When they take a break, Yóu walks away from the handlers to the very edge of his workspace, a small bare studio dusted over with stray feathers and bits of broken reed and straw, and looks over into the adjacent space where no one is working. “He’s gone to trap birds,” the handlers tell Yóu, when they see him looking. They are very cheerful; flushed all degrees of bright colours, from the cold of being outside.

“It’s better this way,” someone says. “He was always better outdoors; never understood why he suddenly wanted to go into boxing. He wasn’t really very good at it. Never made as many boxes as you.”

“You don’t miss him, do you?” a cheeky one says. “You know you’re better off with us, any day.”

As Yóu lifts his shoulders in a small shrug he sees the young man who likes him looking at him, quickly.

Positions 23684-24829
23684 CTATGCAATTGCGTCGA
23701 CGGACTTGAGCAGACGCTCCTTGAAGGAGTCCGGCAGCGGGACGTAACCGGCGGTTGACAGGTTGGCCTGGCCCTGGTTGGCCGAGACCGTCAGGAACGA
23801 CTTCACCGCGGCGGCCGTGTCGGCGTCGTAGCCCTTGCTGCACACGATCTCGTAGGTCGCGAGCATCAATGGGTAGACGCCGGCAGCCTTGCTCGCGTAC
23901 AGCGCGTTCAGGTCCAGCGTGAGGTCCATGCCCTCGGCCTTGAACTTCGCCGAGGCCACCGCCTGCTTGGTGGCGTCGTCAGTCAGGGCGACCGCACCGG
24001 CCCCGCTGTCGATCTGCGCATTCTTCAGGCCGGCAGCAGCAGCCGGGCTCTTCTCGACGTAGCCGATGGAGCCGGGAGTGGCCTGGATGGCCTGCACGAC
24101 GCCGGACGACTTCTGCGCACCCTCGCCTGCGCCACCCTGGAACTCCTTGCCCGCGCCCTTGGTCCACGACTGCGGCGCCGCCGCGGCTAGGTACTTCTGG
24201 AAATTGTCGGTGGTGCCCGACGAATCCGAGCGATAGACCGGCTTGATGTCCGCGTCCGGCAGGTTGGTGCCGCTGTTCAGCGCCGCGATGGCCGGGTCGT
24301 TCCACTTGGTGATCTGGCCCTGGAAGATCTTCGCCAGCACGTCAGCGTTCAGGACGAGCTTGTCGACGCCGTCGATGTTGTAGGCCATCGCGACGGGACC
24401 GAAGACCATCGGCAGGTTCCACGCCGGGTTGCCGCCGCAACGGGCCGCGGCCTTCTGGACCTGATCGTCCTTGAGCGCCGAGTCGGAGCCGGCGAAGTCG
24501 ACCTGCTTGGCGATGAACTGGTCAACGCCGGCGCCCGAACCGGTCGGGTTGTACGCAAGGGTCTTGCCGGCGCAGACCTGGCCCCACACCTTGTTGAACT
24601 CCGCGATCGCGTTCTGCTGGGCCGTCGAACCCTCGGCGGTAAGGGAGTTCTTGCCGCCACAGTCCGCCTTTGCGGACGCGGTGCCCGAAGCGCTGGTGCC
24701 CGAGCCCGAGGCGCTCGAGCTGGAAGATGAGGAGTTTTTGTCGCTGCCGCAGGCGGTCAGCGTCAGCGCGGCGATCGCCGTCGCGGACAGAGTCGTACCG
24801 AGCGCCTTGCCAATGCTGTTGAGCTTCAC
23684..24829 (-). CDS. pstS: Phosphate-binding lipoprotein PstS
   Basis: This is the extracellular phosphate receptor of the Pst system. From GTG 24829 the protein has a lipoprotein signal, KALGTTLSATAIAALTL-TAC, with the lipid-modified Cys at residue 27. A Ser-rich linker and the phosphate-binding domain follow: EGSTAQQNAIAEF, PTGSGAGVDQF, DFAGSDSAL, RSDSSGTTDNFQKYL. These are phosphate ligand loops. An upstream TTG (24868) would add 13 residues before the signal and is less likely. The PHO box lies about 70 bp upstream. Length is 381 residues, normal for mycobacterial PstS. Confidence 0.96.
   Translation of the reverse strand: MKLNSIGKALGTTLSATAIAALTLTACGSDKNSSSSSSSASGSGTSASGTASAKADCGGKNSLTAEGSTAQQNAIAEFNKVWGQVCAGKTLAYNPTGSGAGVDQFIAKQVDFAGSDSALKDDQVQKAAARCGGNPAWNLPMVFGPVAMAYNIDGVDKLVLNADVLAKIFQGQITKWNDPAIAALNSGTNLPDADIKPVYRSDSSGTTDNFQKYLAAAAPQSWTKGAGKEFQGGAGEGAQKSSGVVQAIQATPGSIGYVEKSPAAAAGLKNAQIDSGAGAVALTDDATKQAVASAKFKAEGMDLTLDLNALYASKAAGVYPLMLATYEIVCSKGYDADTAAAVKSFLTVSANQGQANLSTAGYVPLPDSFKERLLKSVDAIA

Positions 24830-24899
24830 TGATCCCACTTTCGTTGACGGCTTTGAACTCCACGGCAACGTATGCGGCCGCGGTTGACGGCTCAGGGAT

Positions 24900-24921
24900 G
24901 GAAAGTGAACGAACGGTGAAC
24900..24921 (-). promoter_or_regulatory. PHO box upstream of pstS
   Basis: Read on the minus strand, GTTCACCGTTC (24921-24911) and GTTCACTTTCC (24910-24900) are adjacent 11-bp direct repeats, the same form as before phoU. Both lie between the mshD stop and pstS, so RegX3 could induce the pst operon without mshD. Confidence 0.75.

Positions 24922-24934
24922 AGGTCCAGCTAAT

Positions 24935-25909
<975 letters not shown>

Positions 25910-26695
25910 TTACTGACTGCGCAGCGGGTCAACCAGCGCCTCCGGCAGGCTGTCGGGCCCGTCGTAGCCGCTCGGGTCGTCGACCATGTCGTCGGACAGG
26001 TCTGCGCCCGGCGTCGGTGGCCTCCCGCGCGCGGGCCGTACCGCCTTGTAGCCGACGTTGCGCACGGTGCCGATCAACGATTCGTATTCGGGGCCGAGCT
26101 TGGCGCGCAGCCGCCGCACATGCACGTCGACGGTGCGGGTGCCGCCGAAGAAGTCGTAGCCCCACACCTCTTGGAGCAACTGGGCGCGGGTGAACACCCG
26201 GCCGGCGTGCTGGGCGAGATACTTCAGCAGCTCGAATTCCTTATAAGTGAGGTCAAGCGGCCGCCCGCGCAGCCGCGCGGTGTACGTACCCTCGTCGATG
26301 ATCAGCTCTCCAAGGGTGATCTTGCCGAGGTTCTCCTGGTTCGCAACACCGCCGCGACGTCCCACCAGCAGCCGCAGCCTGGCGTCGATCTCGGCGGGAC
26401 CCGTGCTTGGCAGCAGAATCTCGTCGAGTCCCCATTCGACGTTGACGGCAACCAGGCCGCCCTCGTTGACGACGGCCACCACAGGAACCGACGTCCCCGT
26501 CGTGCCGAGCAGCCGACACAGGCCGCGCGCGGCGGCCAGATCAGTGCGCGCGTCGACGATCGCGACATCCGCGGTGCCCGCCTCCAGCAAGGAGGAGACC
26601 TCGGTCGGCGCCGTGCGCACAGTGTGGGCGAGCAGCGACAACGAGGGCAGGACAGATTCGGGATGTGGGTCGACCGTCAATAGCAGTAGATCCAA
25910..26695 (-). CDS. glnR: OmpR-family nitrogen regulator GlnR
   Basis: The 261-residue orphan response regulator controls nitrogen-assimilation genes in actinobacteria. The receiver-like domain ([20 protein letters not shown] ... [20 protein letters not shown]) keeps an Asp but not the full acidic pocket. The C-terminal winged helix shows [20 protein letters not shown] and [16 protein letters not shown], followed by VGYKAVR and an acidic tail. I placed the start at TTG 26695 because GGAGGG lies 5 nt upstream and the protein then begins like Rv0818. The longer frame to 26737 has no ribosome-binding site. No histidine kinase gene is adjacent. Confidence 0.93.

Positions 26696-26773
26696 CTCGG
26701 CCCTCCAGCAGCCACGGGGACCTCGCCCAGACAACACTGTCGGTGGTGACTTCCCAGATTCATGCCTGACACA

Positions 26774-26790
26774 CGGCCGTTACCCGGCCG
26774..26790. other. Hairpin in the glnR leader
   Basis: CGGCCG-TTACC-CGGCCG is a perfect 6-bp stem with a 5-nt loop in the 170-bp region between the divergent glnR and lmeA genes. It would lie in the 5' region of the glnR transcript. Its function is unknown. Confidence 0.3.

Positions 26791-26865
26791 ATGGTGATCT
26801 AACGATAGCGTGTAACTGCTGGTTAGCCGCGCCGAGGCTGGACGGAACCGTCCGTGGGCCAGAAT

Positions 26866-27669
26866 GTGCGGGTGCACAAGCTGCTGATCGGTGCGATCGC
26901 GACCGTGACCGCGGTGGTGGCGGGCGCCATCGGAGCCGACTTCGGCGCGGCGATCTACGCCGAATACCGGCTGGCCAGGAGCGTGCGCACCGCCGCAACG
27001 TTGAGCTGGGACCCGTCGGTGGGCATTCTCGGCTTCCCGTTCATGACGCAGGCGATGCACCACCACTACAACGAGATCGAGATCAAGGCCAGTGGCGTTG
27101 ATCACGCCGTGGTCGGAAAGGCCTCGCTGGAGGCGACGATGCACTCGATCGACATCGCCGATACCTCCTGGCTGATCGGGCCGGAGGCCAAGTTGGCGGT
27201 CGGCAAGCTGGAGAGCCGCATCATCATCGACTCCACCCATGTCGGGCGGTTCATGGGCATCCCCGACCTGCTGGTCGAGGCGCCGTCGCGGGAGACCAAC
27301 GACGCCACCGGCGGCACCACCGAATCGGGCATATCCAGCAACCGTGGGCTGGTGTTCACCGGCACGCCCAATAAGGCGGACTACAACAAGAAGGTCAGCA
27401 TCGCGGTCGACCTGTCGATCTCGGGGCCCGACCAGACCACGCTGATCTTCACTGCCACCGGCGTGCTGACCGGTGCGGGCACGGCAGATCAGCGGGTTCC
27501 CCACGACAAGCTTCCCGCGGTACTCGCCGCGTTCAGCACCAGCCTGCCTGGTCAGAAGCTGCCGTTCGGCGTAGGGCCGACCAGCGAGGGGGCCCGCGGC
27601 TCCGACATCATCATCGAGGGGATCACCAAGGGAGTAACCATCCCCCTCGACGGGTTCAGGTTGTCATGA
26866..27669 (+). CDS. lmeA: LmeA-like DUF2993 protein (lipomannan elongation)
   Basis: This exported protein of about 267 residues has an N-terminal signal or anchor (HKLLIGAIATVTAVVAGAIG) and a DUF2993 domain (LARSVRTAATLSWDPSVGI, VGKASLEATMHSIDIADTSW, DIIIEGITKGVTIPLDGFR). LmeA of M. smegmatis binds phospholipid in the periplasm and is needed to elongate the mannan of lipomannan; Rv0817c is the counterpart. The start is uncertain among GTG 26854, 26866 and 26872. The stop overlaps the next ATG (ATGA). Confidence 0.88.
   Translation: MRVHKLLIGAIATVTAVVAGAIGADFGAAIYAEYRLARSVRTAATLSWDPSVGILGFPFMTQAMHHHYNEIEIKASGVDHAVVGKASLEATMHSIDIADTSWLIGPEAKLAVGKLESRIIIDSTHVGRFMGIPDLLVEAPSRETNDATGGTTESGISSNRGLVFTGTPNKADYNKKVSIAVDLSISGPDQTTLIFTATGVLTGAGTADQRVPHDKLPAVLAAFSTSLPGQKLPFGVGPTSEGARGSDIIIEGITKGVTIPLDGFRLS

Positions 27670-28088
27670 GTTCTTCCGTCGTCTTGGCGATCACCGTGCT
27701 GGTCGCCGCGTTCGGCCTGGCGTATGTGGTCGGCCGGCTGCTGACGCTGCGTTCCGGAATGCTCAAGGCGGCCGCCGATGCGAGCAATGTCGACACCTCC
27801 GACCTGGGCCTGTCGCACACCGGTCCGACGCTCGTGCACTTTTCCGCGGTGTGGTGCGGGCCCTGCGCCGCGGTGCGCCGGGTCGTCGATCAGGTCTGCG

The trappers leave the factory latest of all, having to make their return journey to the site after a full day’s work to roll the carts under cover and put their equipment in storage for the night. The one who has most recently joined them lags behind the others, uncertain of what goes where, laughing at his assumptions when they prove to be incorrect. When he finally pulls his jacket on and walks out into the yard it is nearly empty except for small knots of people arguing over which pub to hit tonight. He waves to some of them as he passes, turning to smile, but his feet carry him forward unstoppably as though he moves on the crest of some slow, massive current traversing the depths of his personal sea. After the gate he stops in front of Yóu, who is slouched against one of the pillars that prop up an ugly stretch of orange awning providing a small shelter for those caught in sudden bad weather between the gate and the factory, now seeming so far away across the echoing courtyard. Yóu’s face is turned away from him, narrow head bent and hair wispy across fleshless shoulders like the soft dark down-hanging leaves of a weeping willow.